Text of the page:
Replacing castor wheels that have broken away from their connector plate or that have had their tread shredded due to wear and tear can be a much cheaper option than replacing the entire piece of equipment they're connected to altogether. Castors usually attach to equipment by way of their connector plate, usually with just a few screws or bolts, so you can easily unscrew or unbolt the old castors and attach new ones. Before you do that, note a few tips on how to choose the best specialized castor wheels for hospitals, industrial settings, and even for equipment you have at home.
Most castors will have a capacity rating, but this capacity rating is often figured for a bare, smooth floor at a very slow speed. However, if you're choosing castors for hospital equipment, you may be rushing a sick patient to another room or rushing equipment into their room. At home or at a production facility, you may need to push rolling equipment over extension cords, chips in the floor, and the like. The capacity rating you see advertised may not be taking into account these factors, so choose a higher capacity rating for your castor wheels than you think you'll actually need.
2. Resilient versus tread
Castors can be smooth on the outside, referred to as resilient, or they can have treads. The treads can be a better choice for surfaces that are not smooth, such as a concrete floor in a production facility; this floor will usually have pits and grooves that may cause resistance to a resilient wheel. Treads are also good if you'll be moving equipment over soil or dirt, such as when you roll your toolbox out of the garage and put it next to the driveway.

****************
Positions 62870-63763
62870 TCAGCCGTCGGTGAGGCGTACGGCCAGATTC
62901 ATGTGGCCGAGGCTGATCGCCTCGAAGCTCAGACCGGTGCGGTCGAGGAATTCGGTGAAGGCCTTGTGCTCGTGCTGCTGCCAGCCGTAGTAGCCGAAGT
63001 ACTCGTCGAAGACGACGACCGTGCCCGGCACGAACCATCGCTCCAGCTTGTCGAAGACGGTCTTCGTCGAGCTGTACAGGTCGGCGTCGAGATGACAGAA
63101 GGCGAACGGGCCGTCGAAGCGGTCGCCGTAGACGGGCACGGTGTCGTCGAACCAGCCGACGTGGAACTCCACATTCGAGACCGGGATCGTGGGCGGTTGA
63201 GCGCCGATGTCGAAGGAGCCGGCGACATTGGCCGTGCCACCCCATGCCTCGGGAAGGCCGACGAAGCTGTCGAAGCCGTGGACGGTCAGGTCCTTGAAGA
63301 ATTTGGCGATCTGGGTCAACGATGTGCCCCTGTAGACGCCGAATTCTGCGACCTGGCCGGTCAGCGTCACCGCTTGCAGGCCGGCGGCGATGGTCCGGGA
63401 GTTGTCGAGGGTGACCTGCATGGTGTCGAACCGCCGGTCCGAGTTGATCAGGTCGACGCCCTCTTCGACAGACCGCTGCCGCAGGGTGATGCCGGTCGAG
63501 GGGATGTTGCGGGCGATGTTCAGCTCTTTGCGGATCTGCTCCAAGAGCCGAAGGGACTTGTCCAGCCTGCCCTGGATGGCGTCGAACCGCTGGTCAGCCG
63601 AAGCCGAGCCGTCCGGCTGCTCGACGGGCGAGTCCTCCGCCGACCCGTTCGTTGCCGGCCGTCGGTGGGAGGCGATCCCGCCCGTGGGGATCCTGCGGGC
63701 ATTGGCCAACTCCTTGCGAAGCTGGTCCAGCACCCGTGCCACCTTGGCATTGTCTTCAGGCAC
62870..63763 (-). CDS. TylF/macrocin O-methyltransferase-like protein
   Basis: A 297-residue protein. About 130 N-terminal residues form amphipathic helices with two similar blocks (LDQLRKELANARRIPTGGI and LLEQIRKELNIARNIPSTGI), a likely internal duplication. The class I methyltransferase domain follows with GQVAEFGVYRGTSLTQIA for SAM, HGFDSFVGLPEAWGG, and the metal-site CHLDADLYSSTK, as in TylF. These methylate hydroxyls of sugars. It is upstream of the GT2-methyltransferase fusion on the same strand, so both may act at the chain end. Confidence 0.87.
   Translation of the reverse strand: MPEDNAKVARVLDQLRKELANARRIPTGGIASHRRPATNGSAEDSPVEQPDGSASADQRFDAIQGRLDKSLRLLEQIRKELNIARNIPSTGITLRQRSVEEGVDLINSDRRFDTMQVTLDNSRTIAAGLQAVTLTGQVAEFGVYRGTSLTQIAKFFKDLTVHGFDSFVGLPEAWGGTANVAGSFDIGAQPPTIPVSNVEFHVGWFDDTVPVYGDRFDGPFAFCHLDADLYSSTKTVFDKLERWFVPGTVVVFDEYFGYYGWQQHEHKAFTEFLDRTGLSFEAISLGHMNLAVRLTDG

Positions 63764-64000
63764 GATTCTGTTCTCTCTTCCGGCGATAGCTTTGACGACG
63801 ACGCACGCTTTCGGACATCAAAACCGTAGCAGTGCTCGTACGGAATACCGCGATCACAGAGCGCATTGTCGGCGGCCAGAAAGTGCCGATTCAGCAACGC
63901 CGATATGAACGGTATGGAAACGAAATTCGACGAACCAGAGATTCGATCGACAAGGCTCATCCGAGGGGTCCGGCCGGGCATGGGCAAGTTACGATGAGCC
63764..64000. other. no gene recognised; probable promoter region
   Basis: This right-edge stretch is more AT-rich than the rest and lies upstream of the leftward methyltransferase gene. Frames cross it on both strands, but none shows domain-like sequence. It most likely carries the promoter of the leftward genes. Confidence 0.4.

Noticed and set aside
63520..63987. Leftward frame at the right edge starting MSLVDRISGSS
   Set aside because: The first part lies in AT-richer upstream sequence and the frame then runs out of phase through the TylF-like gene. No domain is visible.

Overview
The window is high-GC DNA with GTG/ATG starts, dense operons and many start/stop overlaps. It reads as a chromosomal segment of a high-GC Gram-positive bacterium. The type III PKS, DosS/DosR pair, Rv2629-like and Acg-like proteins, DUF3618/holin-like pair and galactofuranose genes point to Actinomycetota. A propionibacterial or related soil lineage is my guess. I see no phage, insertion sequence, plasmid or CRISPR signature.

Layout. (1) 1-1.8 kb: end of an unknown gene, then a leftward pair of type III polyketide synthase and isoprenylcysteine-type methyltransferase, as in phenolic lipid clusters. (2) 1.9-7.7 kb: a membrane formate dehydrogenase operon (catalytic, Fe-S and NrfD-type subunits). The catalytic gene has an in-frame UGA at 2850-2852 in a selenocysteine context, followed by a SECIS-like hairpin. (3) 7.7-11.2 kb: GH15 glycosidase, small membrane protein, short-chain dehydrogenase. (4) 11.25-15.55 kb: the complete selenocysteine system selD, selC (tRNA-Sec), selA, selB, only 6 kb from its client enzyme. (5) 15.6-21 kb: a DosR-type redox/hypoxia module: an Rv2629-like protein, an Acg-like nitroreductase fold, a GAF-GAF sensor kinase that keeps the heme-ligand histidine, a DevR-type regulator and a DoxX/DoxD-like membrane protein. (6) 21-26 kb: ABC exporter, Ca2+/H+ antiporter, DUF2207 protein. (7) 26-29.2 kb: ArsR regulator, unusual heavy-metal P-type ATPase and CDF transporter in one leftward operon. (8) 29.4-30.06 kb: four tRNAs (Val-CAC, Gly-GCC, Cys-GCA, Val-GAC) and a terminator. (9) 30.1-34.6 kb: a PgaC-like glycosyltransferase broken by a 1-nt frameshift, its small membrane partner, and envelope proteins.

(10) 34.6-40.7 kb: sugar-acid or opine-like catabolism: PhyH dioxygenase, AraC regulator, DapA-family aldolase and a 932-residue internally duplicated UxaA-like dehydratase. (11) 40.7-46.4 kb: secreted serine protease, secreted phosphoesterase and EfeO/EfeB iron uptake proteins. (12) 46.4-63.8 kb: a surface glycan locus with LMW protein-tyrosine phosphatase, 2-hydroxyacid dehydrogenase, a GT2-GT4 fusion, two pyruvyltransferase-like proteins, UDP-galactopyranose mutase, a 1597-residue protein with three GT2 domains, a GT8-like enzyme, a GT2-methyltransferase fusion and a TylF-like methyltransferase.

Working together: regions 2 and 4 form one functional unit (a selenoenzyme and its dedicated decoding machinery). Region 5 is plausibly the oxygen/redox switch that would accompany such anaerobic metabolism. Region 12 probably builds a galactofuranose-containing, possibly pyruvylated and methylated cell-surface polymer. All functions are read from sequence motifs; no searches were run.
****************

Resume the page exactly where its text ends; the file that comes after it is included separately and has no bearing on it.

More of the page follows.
On the other hand, note that treads might tear up a finished floor, so they may not be good for interiors, and metal shavings and other small bits can get caught in those treads. In production facilities or your own garage where there are shavings, sawdust, and other similar debris, resilient castors may be better.
3. Attachment plate
Check the attachment or face plate when choosing new castors and be sure you get the same size and type; large plates may not fit on equipment designed for smaller plates, and furniture castors have sleeves that slide into the legs of the furniture. Note these differences when choosing castors, as the right face plate is just as important as the castor itself.